Dr Smeeta Sinha

Leaders have key role to play in encouraging research

Dr Smeeta Sinha is a Consultant Nephrologist at Salford Royal. After a successful tenure as the trust’s clinical director for renal services, she recently stepped aside in order to dedicate more time to her research. As part of the NIHR’s #YourPathInResearch campaign, Smeeta blogs about the importance of allowing consultants time and space to do research.

As someone who has worked as a clinical director for five-and-a-half years, I’ve been fortunate to play an important enabling role. The roles of directors, or hospital managers in general, are integral to fostering a culture of research within a directorate. It’s about providing leadership that values research and enables other people in the department to pursue research by creating the time and space for them. That’s something I’ve been proud to do.

Looking back at my own path in research, I’m not a scientist by background. I went to a traditional medical school and, as a registrar, took some time out of the specialist training programme to do some research. I wanted to have a broad base of research and so decided to do a lab-based research PhD at the University of Manchester. I took three years out to go and work in a laboratory doing basic science, finished my PhD and went straight into a consultant job.

As a young consultant, I would support clinics trials within the hospital. I was fortunate that our renal department is very collaborative and so we would – and continue to – support each other’s studies and help recruit patients, both in terms of academic studies and commercial trials which enabled us to grow our research infrastructure.

Since then, I gradually became more proactive and developed my research interests in chronic kidney disease-mineral bone disorder, in particular vascular calcification. I’m now the Principal Investigator for the UK Calciphylaxis Study – a multi-centre, observational study that we’ve been able to deliver in 34 UK renal units, with the support of the Clinical Research Network. I’m now also the Chief Investigator for a multi-centre international clinical trial related to my lab-based research.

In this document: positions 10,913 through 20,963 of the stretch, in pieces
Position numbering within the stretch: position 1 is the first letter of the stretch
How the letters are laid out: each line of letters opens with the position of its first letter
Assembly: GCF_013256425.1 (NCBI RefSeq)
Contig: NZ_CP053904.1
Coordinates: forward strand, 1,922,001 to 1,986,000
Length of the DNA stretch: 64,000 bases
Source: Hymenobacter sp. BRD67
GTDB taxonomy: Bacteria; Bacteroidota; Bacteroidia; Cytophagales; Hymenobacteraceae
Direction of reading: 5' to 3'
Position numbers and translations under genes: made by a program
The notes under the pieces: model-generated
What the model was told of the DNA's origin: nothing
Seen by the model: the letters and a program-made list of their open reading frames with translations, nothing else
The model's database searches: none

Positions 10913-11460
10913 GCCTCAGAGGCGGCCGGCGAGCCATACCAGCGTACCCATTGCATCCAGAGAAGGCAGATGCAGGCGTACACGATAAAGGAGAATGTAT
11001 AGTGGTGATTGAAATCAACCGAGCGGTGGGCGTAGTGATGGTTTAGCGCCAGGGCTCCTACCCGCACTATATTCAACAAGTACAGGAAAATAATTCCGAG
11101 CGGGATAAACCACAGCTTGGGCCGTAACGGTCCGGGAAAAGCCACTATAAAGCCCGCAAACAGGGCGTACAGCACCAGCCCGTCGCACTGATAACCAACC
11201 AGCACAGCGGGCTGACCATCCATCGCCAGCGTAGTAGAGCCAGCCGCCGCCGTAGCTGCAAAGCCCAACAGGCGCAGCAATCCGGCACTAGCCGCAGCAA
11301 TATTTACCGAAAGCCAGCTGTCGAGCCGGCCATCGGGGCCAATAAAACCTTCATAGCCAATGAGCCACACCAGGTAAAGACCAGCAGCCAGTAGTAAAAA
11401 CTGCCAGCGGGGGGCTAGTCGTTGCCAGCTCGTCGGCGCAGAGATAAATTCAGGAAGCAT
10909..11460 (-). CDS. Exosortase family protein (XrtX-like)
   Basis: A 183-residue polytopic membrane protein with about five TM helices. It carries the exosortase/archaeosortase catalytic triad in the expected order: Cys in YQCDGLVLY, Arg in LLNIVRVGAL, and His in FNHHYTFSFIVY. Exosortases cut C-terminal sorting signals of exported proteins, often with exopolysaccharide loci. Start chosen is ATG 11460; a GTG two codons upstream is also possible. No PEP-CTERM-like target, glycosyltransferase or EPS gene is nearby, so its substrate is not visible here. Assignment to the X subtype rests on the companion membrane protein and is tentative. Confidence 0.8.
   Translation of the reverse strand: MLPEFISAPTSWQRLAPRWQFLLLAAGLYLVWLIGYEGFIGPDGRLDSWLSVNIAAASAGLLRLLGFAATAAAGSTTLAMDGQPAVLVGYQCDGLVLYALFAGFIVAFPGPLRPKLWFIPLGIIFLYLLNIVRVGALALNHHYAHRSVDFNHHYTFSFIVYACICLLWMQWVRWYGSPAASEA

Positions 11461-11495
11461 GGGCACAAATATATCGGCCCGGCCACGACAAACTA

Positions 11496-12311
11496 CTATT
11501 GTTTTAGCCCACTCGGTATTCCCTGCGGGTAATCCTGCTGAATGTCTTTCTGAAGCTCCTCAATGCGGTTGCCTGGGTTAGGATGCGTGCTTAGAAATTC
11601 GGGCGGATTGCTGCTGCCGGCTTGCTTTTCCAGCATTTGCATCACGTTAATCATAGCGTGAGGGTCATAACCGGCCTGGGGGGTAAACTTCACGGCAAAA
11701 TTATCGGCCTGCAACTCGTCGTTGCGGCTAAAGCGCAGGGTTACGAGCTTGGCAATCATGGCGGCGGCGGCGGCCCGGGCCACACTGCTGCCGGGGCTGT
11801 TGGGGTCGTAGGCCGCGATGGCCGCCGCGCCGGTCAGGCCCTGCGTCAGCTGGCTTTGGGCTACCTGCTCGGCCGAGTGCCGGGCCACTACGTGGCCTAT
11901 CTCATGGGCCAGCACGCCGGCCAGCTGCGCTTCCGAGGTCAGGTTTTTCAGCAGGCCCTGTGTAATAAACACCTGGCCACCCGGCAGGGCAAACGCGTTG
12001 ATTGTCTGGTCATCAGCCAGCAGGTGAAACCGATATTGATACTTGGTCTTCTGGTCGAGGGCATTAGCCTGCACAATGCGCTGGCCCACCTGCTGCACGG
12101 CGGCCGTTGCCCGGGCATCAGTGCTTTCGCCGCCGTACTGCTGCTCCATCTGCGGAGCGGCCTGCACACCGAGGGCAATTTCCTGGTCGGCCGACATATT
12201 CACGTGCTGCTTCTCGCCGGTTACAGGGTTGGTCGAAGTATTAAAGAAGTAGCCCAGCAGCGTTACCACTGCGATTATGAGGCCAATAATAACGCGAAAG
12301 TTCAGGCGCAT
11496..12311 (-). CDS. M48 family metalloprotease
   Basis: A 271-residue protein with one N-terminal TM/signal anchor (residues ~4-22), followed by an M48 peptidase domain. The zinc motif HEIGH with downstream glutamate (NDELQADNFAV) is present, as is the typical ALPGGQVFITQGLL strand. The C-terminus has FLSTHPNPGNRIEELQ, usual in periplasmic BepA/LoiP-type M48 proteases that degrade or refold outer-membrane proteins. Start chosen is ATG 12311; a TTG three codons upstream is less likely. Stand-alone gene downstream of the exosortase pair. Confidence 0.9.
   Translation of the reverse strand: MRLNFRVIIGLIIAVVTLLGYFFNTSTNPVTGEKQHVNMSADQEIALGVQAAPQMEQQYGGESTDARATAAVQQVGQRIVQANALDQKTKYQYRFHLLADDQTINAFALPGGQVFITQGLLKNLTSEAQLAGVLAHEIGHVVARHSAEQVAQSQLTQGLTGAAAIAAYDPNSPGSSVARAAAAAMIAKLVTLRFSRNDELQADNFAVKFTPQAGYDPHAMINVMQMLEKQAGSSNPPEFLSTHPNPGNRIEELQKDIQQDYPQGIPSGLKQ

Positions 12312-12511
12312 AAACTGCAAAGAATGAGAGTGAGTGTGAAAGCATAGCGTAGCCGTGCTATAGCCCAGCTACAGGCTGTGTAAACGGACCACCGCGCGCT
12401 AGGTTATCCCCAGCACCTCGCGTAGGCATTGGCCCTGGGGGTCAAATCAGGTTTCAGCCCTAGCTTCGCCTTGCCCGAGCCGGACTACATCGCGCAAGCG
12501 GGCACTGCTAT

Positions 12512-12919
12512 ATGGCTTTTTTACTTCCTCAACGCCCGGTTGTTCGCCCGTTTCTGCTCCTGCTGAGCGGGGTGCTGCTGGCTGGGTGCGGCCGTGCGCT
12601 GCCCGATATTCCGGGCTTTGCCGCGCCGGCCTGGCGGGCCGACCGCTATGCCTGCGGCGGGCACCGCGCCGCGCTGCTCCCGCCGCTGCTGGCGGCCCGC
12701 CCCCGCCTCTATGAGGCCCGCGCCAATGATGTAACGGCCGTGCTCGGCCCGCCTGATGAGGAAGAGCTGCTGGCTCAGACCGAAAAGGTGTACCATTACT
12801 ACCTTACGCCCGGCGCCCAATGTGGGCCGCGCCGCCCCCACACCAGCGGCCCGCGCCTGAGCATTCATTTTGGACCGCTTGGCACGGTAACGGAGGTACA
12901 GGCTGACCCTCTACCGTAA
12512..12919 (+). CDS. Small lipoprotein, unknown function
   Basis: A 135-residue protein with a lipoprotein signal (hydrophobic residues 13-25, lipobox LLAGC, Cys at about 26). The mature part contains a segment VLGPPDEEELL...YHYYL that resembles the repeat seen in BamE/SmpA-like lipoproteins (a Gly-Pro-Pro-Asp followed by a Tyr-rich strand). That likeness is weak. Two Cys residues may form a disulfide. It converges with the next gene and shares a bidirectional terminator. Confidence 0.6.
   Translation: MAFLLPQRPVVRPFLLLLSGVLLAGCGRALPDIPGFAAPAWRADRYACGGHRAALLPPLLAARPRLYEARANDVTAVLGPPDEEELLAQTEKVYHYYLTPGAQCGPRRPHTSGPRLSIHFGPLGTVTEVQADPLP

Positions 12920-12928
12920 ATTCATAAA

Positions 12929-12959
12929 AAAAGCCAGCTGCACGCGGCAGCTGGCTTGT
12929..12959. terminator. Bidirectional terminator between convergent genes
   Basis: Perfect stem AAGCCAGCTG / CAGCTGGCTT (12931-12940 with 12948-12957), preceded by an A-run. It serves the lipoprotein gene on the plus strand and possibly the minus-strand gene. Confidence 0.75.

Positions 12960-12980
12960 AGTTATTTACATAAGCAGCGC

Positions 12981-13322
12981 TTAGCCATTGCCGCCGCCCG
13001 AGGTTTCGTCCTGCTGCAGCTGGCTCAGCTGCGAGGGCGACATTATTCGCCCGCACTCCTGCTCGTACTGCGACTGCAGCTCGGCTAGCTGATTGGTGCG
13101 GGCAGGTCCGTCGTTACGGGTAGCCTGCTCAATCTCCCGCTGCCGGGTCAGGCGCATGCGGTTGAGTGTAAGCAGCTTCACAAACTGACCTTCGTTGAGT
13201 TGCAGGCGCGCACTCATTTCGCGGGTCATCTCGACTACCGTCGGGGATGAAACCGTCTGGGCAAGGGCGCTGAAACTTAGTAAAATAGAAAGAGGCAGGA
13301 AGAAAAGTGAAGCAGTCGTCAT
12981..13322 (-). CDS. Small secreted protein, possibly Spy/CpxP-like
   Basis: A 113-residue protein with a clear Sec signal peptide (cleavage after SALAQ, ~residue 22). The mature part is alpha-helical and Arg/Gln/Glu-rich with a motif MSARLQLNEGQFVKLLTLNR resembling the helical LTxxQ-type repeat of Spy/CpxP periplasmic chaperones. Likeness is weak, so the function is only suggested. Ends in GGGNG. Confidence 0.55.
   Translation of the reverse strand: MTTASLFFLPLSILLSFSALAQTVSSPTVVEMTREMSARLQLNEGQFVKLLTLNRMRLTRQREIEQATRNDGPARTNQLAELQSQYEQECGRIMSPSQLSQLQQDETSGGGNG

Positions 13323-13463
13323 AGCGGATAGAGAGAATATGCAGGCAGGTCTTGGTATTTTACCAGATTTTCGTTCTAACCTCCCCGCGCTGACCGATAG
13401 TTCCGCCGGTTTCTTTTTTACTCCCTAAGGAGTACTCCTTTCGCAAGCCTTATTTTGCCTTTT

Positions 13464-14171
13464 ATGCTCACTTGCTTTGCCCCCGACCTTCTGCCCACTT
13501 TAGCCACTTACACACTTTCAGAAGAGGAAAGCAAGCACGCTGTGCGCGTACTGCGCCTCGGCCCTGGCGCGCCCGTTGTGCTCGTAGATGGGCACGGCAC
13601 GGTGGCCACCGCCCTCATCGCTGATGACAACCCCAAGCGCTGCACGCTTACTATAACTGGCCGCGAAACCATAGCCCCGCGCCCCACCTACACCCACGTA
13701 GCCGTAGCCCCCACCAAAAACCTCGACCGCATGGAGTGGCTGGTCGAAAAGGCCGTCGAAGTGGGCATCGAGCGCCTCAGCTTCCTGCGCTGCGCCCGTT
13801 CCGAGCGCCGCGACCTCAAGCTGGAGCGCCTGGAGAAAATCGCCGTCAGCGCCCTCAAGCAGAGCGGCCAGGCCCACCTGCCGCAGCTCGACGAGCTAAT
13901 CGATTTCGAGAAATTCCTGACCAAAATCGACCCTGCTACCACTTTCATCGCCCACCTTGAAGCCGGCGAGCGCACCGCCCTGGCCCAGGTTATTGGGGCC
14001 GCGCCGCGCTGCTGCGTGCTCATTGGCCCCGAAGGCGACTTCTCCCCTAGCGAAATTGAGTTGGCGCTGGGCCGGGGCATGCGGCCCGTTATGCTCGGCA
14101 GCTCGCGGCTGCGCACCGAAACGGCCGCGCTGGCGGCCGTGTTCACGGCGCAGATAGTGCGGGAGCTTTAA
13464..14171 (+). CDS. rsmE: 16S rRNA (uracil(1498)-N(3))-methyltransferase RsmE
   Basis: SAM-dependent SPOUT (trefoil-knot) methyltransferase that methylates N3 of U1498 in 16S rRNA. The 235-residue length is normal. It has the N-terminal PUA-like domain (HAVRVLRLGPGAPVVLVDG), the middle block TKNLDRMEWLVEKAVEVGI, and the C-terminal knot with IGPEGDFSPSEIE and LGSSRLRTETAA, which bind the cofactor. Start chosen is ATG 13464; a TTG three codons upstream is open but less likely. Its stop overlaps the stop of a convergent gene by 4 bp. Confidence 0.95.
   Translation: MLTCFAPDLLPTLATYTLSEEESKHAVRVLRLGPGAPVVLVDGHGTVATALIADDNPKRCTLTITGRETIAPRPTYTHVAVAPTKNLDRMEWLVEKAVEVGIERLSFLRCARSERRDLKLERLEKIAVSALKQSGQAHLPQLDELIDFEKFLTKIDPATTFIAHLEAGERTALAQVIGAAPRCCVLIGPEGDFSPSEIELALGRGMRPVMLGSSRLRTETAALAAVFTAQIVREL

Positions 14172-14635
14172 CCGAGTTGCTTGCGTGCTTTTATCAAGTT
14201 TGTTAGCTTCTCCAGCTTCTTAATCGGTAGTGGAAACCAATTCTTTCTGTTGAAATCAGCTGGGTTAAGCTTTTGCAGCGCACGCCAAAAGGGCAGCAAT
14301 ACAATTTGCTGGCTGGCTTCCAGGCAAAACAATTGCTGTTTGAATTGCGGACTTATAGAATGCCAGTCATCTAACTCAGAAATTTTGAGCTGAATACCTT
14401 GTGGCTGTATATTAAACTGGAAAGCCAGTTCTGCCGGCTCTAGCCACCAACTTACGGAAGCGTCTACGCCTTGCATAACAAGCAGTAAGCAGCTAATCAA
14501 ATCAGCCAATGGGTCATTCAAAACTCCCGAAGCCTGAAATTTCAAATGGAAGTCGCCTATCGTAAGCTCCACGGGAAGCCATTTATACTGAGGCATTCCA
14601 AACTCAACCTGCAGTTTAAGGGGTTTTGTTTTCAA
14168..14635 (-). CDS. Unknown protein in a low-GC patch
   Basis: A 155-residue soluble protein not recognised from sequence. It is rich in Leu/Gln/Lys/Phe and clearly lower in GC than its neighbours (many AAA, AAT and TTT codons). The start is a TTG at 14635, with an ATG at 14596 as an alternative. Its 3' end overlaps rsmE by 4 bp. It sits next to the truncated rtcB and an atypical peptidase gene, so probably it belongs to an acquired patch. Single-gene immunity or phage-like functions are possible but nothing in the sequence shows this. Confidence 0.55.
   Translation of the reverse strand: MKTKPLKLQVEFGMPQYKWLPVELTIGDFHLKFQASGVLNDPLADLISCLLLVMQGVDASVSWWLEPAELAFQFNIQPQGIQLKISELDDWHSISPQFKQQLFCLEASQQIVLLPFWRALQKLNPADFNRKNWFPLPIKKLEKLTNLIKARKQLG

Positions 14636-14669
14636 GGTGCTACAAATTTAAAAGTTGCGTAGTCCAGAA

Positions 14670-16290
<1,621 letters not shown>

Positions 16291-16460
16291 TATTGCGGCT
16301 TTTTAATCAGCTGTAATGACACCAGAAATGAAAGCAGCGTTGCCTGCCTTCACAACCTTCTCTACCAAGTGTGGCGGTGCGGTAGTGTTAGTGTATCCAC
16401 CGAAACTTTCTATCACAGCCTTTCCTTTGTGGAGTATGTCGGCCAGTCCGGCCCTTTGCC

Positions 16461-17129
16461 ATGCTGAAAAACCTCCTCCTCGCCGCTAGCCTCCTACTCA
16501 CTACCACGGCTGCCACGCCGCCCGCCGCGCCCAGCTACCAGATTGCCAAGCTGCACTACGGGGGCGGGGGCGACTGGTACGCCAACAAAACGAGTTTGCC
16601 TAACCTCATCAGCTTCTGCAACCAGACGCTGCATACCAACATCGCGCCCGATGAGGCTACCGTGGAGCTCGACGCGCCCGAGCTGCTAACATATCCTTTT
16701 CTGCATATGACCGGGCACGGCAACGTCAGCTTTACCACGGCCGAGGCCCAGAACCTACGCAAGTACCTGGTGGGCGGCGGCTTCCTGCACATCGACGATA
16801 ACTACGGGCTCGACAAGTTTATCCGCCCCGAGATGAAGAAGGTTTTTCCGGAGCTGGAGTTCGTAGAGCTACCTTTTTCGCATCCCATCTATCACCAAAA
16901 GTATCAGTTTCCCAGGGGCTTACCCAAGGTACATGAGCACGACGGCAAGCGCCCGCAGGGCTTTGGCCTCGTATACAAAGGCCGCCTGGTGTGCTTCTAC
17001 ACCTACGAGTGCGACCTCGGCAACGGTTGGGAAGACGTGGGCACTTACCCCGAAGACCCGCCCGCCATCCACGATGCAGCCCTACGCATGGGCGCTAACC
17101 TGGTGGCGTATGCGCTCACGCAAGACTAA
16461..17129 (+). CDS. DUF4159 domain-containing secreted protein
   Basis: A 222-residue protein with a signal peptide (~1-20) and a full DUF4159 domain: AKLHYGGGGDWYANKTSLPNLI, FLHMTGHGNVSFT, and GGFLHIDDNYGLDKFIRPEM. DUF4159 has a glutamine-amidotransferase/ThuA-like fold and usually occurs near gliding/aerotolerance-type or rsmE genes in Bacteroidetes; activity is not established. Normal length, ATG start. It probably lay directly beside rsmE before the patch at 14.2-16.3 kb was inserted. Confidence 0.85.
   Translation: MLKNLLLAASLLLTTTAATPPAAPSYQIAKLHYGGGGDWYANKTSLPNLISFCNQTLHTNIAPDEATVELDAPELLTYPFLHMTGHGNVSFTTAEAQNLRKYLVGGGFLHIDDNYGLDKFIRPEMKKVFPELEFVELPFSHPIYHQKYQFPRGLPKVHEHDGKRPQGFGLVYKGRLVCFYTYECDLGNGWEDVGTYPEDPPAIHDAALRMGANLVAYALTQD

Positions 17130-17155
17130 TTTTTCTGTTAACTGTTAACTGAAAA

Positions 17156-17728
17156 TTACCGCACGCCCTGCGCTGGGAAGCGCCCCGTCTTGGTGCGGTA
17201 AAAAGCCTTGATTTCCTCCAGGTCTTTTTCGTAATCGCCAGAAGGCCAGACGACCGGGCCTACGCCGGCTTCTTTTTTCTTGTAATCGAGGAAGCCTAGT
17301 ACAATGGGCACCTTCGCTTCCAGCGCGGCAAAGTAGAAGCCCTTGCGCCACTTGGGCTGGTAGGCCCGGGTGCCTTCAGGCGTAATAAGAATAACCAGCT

I took over as clinical director for renal services in 2014. At that point, even though our approach was very pro-research, we didn’t have a formal approach in the directorate. We now have a dedicated Research and Innovation lead within the directorate as well as hybrid clinical and research registrars and nurses.

As clinical director, I was keen to support clinicians incorporating research sessions as part of their job plan; the trust is also supporting clinicians with job planned research sessions on an annual basis. This gives staff the thinking space to take the research that they might have done earlier in their career and drive it forward. It might sometimes only be an hour a week but it establishes a culture and it means you attract people who have got academic and research interests.

I have appointed 10 consultants since I started and all have had MDs or PhDs, so that increases the number of people who are able to deliver research. As our research department has grown we’ve become one of the highest recruiters in the country. This brings benefits to the research programme, but it also attracts other researchers and attracts more funding so the programme can grow. We have our own MD and PhD students and they build their research moving forward, so it’s not wholly dependent on, say, one consultant on one hour a day, and that creates sustainability for the department.

You hear of shortages of doctors in the NHS, but we have never had a challenge with a medical vacancy. I believe that’s driven by our research reputation and the fact that health professionals know they have an environment here where they can continue to do what they have done for their MDs and PhDs.

Working in research is very satisfying because you get to provide patients with opportunity and it adds variety to your role. And because our research is quite high profile, it means you also build connections with international experts in the field. This can help if you’ve got a complex patient and need advice, as you’ve got ready access to experts through existing relationships and networks in addition to the wealth of talent you’re surrounded by in the trust already. It’s good to get different viewpoints.

To anyone thinking of research, my advice would be to just try a little bit to begin with. Have a look at which trials are out there and what research is out there. Just explore it, because you will have patients who you don’t have a treatment for.

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